Rescripted’s Revolution Glossary is our new series where we dive deeper into words which are part of the conversations about justice happening around all of us. The goal of this series is to provide a resource for people who want to expand their vocabulary around social justice topics, or people who want extra context and perspective on their word choices. Our hope is that this series can spark some important discussions, and help people jump into those discussions with enthusiasm.
Microaggression is a term that we hear and use a lot. It was even referenced previously in our Revolution Glossary: Unpacking Allyship. The word itself seems so self-explanatory. Despite its wide-usage and seemingly obvious definition, this term is often misused to a damaging degree. Psychologist Derald W. Sue, author of Microaggressions in Everyday Life: Race, Gender, and Sexual Orientation, defines a microaggression as an act that communicates “The everyday slights, indignities, put downs and insults that people of color, women, LGBT populations or those who are marginalized experiences in their day-to-day interactions with people.” The piece of this definition that often goes unacknowledged, and where the most damaging misinterpretation occurs, is the relationship between who is acting out the microaggression and who is forced to receive it?
Power dynamics define microaggression. The purpose of a microaggression is to put the target individual in their place. To further subjugate an individual based upon their “marginalized group membership.” It is acted out by a member of the dominant group to reinforce unjust power structures. For this reason, a person cannot experience microaggression based on their dominant group membership. I cannot experience microaggression as a white person. I can experience microaggression as a woman.
Two years ago, a guest at my mother’s wedding shook my brother’s hand and then turned to me with his arms stretched out wide, leaning in for a hug. When I asked this man why he shook my brother’s hand and just tried to hug me, he pulled his shirt away from his chest to give the illusion of breasts. That’s a microaggression. This man made a gesture of mutual respect to my brother and an act of aggression to me. He tried to press his body against mine without even considering my consent. To this man, my gender made me less deserving of his respect and he let me know it. But like, as a joke…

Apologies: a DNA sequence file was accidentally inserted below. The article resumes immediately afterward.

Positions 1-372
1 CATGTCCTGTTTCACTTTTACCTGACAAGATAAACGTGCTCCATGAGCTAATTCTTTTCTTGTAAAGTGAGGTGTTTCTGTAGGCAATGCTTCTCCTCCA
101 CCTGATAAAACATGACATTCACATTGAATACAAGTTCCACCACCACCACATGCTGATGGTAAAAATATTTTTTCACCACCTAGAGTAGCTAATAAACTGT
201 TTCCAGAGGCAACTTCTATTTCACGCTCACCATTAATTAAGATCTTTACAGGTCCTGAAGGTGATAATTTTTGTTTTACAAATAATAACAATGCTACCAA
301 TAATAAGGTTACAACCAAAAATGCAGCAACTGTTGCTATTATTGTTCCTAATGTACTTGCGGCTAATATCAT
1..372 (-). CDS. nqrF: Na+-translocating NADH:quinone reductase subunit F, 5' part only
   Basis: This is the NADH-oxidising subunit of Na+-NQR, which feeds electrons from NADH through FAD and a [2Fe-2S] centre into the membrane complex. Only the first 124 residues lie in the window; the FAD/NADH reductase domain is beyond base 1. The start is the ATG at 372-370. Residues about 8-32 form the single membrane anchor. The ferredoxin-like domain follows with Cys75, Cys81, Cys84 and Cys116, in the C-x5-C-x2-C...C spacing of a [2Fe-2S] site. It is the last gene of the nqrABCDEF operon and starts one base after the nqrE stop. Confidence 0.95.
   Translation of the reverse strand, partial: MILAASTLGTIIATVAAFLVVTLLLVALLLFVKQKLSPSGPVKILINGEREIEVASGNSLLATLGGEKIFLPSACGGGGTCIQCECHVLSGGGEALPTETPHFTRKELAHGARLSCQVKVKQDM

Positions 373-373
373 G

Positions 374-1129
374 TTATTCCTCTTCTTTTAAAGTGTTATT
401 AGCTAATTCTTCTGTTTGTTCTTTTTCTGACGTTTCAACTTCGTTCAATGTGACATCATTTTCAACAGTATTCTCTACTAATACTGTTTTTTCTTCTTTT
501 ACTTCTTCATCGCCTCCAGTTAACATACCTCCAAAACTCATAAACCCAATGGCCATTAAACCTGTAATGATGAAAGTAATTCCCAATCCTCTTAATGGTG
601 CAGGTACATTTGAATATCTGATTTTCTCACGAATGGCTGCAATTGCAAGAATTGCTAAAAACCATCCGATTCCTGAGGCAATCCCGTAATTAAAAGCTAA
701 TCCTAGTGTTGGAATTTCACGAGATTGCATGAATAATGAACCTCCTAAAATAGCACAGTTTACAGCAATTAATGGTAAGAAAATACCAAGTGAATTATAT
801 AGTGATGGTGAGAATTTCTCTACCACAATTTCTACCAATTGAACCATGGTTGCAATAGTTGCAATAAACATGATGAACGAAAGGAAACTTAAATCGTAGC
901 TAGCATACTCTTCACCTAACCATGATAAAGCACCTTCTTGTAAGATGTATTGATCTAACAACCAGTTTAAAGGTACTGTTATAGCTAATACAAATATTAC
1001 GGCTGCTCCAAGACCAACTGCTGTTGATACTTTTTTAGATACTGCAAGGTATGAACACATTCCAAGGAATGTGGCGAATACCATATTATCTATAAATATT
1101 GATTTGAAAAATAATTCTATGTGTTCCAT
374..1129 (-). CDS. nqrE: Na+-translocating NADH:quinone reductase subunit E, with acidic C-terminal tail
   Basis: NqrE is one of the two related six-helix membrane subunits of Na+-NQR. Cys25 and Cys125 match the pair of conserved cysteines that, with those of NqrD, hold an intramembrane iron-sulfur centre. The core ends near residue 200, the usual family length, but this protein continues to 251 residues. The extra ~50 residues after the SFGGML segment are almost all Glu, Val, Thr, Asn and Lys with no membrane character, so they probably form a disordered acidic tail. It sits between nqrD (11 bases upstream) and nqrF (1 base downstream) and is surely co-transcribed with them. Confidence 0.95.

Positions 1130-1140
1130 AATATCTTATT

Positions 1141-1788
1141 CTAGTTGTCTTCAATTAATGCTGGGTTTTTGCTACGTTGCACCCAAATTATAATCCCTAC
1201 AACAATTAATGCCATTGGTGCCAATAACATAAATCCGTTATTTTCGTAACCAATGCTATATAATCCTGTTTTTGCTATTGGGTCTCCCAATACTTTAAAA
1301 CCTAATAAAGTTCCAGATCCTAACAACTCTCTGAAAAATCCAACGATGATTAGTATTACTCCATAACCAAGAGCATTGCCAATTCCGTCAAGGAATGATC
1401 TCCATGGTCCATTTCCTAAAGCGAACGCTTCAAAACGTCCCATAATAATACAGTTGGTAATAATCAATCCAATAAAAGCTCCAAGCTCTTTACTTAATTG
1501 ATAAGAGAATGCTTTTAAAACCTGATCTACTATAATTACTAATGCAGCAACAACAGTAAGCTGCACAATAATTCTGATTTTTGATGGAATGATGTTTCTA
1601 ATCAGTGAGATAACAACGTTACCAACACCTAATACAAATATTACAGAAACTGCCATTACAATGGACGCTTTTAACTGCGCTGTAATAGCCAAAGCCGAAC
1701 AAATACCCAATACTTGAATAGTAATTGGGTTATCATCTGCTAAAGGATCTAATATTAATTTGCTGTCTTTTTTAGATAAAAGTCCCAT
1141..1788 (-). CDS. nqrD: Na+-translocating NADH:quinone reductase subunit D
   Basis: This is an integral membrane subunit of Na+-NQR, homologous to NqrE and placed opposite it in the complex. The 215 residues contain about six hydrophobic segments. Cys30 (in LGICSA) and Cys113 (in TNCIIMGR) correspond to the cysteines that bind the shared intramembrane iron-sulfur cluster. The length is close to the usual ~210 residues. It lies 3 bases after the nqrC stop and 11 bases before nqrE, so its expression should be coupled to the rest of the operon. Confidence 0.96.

It is vital that we understand the difference between intention and impact. The concept of microaggression is designed to call attention to the harmful impact of prejudiced actions and language that are nestled in our day-to-day. A microaggression is not less offensive because the person acting out the microaggression had the best intentions. “I didn’t mean it like that.” “It was just a joke.” “You’re taking this too seriously.” These well-meaning excuses are simply an effort to bounce the blame off the offender and onto the offended. If you execute a microaggression and someone else calls you on it, sit with that discomfort. Discomfort can be a sign of growth.
Microaggressions are small but mighty. They are rooted in systemic prejudices that target marginalized groups and express implicit bias. While not explicitly bigoted, microaggressions exist in the day-to-day and have damaging consequences to an individual’s standard of living. The regularity of these interaction experienced by targeted recipients have damaging effects on an individual’s mental health, productivity, and overall well-being. The first step to addressing microaggressions is to recognize when one has occurred and what message it may be sending. The Diversity and Resiliency Institute of El Paso developed a guide to help recognize microaggression. If you are a marginalized group member, this tool contains useful language to address harmful interactions when they happen. If you are a dominant group member, this is your homework. I guarantee you have said or done something on this guide, and it hurt someone. Read, review, and do better.
Microaggressions Are A Big Deal: How To Talk Them Out And When To Walk Away – NPR